June 28th in history:
England’s King Henry VIII was born on June 28th, 1491. Queen Victoria’s coronation took place on that same date in 1838.
Austrian Archduke Franz Ferdinand and his wife Sophie were assassinated on June 28th, 1914, while riding in an open car in Sarajevo. They were shot several hours after someone else tried to bomb their car. Historians argue that the assassinations set off the First World War – which ended exactly five years later, June 28th, 1919, with the signing of the Treaty of Versailles.
The Versailles Palace became the home of the French royal court during the reign of King Louis XIV, who was played by Mel Brooks in his movie “History of the World, Part One.” Brooks, born on this date in 1926, has directed “Blazing Saddles,” “Young Frankenstein,” and “The Producers,” all featuring Gene Wilder, who also appeared in a satire of French royalty called “Start the Revolution Without Me.” Wilder appeared in three movies with his third wife, Gilda Radner, born on June 28th, 1946. Radner was best known for comic characters such as Lisa Loopner and Roseanne Roseannadanna on “Saturday Night Live.” Her death from ovarian cancer at age 42 inspired the formation of the cancer support organization Gilda’s Club.
Mike Tyson was trying to become king of the boxing world again on June 28th, 1997, when he fought WBA heavyweight champ Evander Holyfield. Tyson bit Holyfield’s ears during the third round of the title bout, and was disqualified, allowing Holyfield to keep the championship.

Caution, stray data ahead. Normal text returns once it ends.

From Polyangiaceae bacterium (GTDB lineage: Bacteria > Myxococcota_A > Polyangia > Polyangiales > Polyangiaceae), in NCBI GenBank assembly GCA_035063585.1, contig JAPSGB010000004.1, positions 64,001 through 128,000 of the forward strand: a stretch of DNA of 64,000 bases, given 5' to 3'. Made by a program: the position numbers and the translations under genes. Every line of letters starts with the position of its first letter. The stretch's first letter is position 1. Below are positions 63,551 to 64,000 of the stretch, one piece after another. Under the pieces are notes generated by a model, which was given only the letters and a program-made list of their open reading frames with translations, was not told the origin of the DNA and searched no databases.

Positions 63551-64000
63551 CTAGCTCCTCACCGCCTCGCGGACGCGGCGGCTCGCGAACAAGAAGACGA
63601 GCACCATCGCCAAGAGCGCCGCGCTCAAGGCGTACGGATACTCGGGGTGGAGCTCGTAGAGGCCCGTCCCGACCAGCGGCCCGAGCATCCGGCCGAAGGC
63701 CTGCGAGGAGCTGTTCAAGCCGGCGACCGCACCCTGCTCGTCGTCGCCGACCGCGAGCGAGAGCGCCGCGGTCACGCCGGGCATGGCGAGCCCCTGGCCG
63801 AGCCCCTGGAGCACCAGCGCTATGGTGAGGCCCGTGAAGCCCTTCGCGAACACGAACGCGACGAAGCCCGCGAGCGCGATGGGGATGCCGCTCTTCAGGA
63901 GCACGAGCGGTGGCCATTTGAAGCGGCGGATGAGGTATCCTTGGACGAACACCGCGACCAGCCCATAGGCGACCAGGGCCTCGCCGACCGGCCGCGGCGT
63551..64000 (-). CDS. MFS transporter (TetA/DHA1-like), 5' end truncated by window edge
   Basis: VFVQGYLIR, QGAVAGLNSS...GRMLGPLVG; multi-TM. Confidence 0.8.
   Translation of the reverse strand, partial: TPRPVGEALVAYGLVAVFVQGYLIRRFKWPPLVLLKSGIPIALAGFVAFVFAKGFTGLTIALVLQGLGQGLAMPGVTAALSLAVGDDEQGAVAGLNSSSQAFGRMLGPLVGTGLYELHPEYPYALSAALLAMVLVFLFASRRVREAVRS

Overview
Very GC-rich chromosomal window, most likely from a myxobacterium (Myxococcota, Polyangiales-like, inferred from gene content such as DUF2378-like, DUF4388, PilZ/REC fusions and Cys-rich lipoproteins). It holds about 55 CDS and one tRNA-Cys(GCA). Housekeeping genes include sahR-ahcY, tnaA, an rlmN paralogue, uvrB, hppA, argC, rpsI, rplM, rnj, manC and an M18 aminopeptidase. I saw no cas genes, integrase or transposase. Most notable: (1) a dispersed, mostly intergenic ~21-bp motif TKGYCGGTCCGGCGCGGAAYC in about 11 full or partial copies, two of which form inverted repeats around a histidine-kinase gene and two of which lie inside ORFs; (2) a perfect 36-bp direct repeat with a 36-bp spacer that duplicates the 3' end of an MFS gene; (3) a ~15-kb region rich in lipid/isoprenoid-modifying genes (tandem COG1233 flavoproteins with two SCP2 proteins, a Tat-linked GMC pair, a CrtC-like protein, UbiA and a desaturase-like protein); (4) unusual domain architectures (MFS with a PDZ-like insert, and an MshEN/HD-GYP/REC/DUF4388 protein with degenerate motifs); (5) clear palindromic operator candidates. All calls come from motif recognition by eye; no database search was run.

November 11 in history:
Many of the Pilgrims who came to America aboard the Mayflower signed the Mayflower Compact on November 11th, 1620. The document established a government at the Massachusetts colony where they had landed.
The armistice agreement which ended the First World War was signed on the 11th day of the 11th month in 1918, in a railroad car in a French forest. The war’s end came four years after its triggering event, the assassination of Austrian Archduke Franz Ferdinand, and about a year-and-a-half after the U.S. joined the conflict.
The war ended on George S. Patton’s 33rd birthday. Patton was a tank commander in the war, but on Armistice Day, he was recovering from a leg injury received in battle two months earlier.
Comedian Stubby Kaye was born on the last day of World War I. Kaye became a man in uniform in the movie “Guys and Dolls,” as a reformed gambler who joined the Save-a-Soul Mission. He’s also known for appearances in “Cat Ballou” and “Who Framed Roger Rabbit.”